INDIVIDUAL ACCOUNTS OF CREWMEN FATES: A later report given by the Navigator, Lt. Brownfelder, described some of this loss situation: that the ship had been in the Group bombing mission formation just before being hit by enemy fighters near Munich at 1045 hours, altitude 25,500 feet. At about (30) miles west southwest of the target area, they left the bomber formation and were forced to abandon the aircraft due to severe damage. All members excepting perhaps one Waist Gunner and the Tail Gunner, both of whom were wounded, managed to bail out and he believed two men went in with the plane and were killed. He related further that the rest of the crew members were captured when they landed in their chutes in a (10) mile radius of Starnberg and that (1) gunner, Sgt. Glickman was found dead as a result of his parachute failing to open (a fact he learned later from Co-Pilot Ziegenhardt). Co-Pilot Ziegenhardt's later account added some more details regarding their ordeal: that the Engineer later told him that Waist Gunner Marshall had been wounded by a 20mm cannon shell from enemy fighters, and was attempting to don his chute when the Engineer bailed out of the aft hatch, waving the latter out first before him. The Co-Pilot added, that later, he was taken to the crashed and burned plane, and he did see one shoe and foot and bits of flesh scattered over a wide area which he believed to be the remains of Sgt. Marshall. He also noted that at a pre-takeoff inspection, Sgt. Marshall did advise the Co-Pilot that he did not have his dog tags with him for this mission. Another crew survivor's report on Sgt. Glickman, who at the time was flying as Top Turret Gunner rather than in the Waist Gun position, stated that Sgt. Glickman had been wounded in the left side during the fighter attacks and flak barrages, but that the Sgt. had managed to bail out of the bomb bay opening. This surviving member related further that he saw Sgt. Glickman lying on the ground afterwards, noting that perhaps his chute did not open, or that Glickman did not manage to pull his rip cord before striking the ground. The Co-Pilot in his report went on to say: "...Soon after my capture by the Germans I was taken by car to where a body lay on the road. By signs the Germans informed me that I was to search the body. I did, and the body was that of Bertram Glickman. I removed one of his dog tags which the Germans wanted. He had bailed out at about 17,000 feet and his parachute was not opened. He struck the ground face down and most of the bones in the body were broken. His face was pushed back to about his ears but I recognized him by a bald spot on the rear of his head. Positive identification was made from the dog tags. This was about 3-4 miles from Sternberg, Germany on July 21, 1944". An added note to this statement by the Co-Pilot stated that the Navigator, Lt. Brownfelder, had returned after their liberation from POW status to Germany and had related that he found this man's (Glickman) grave. Pilot Carey in his statements covered most all of the above points concerning the crew's downing, but adding that on the bombing run their formation box had been hit by fighters and when he saw the gunners of their Lead ship firing, he asked his own Tail Gunner if he was firing as well. His Tail Gunner had replied "they are 51s" - and he then ordered him to fire at these attackers, that being the last that the Tail Gunner was heard from as the plane then was hit by flak and went on fire with the controls shot out. On Sgt. Glickman, the Pilot stated that it was positively determined that the ripcord on the former's parachute had not been pulled during his bail out procedure.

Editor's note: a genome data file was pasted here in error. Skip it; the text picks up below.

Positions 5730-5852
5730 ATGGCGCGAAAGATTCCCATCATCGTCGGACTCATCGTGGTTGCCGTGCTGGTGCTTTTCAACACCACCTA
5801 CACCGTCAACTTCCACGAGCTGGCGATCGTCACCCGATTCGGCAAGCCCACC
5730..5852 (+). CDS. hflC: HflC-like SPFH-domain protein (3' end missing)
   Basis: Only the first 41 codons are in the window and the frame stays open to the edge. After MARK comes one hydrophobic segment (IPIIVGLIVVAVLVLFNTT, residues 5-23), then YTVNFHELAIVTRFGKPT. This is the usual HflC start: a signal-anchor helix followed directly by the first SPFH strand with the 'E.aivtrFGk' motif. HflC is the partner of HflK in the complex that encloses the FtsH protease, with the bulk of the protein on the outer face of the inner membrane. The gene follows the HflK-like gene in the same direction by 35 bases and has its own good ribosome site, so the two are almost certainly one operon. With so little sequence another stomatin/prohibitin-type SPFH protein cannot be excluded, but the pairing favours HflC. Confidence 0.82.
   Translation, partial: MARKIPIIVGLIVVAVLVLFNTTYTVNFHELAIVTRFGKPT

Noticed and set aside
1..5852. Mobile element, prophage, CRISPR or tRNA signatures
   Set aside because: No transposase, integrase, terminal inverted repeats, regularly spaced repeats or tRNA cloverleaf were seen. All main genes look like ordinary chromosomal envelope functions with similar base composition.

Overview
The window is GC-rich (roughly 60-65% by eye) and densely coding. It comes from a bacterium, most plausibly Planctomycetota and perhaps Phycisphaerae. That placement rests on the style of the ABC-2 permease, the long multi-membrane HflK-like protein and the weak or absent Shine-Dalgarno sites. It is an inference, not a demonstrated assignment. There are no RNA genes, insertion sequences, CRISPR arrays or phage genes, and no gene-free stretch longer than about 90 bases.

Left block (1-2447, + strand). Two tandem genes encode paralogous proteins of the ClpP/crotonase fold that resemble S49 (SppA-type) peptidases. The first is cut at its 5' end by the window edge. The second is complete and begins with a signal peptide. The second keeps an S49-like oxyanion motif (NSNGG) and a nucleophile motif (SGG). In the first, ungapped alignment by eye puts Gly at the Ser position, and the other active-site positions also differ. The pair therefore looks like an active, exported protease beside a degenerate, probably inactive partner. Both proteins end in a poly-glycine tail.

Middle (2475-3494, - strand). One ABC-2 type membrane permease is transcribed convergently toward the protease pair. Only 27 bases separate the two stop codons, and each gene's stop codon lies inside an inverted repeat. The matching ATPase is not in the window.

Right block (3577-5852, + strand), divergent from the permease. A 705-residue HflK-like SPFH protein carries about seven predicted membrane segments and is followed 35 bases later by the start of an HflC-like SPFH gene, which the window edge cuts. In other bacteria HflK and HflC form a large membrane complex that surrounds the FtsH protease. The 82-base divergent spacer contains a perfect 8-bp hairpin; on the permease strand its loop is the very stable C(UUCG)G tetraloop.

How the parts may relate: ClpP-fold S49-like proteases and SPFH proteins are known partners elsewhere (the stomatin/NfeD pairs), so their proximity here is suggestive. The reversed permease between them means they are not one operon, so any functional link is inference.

BURIAL RECORDS: In July 1945 and after liberation from POW status, Lt. Brownfelder, the Navigator of this aircrew, returned to Munich, Germany to carry on the search for Sgt. Glickman's grave. In his own words: "... I located Sgt. Glickman's grave. He is (or was as of August 1945) buried in the village church yard at a town called Hadorf which is about (4) miles ENE of a larger town of Starnberg on the north tip of the Starnberger See. His grave was in excellent condition having been given special care by the villagers. When I left Germany I made certain that the grave was properly marked and also turned a report in to the Graves Registration authorities." On the German burial of Sgts. Marshall and Kiger, no German reports of such exist in this MACR. U.S. National (overseas) records reflect that all (3) deceased crew members are accounted for: Glickman was reburied at the LORRAINE National Cemetery at St. Avold, France (Grave J-48-17); and Marshall and Kiger are recorded on the WALL OF THE MISSING at the EPINAL National Cemetery located four miles south of Epinal (Vosges) France on the east side of the Moselle River. All three members are recorded to have had the Air Medal and the Purple Heart awarded.

The #42-50433 crew
2nd/Lt. Richard J. Carey Pilot POW
2nd/Lt. Donald E. Ziegenhardt Co Pilot POW
2nd/Lt. Allan R. Brownfelder Navigator POW
Fl/Of. Vernon E. Billman Bombardier POW
S/Sgt. Hugh L. Wear Engineer POW
S/Sgt. Joseph W. Love Radio Op. POW
Sgt. Charles R. Marshall Gunner KIA
Sgt. Charles R. Marshall Gunner KIA
Sgt. Bertram Glickman Gunner KIA
Sgt. Jerome E. Kiger Gunner KIA
Sgt.Jerome E. Kiger Gunner KIA

Gravesite Details Remains recovered 2013



  • Maintained by: John Dowdy
  • Originally Created by: War Graves
  • Added: 7 Aug 2010
  • Find a Grave Memorial 56373464
  • Find a Grave, database and images ( : accessed ), memorial page for Sgt Jerome E. Kiger (unknown–21 Jul 1944), Find a Grave Memorial no. 56373464, citing Epinal American Cemetery and Memorial, Epinal, Departement des Vosges, Lorraine, France ; Maintained by John Dowdy (contributor 47791572) .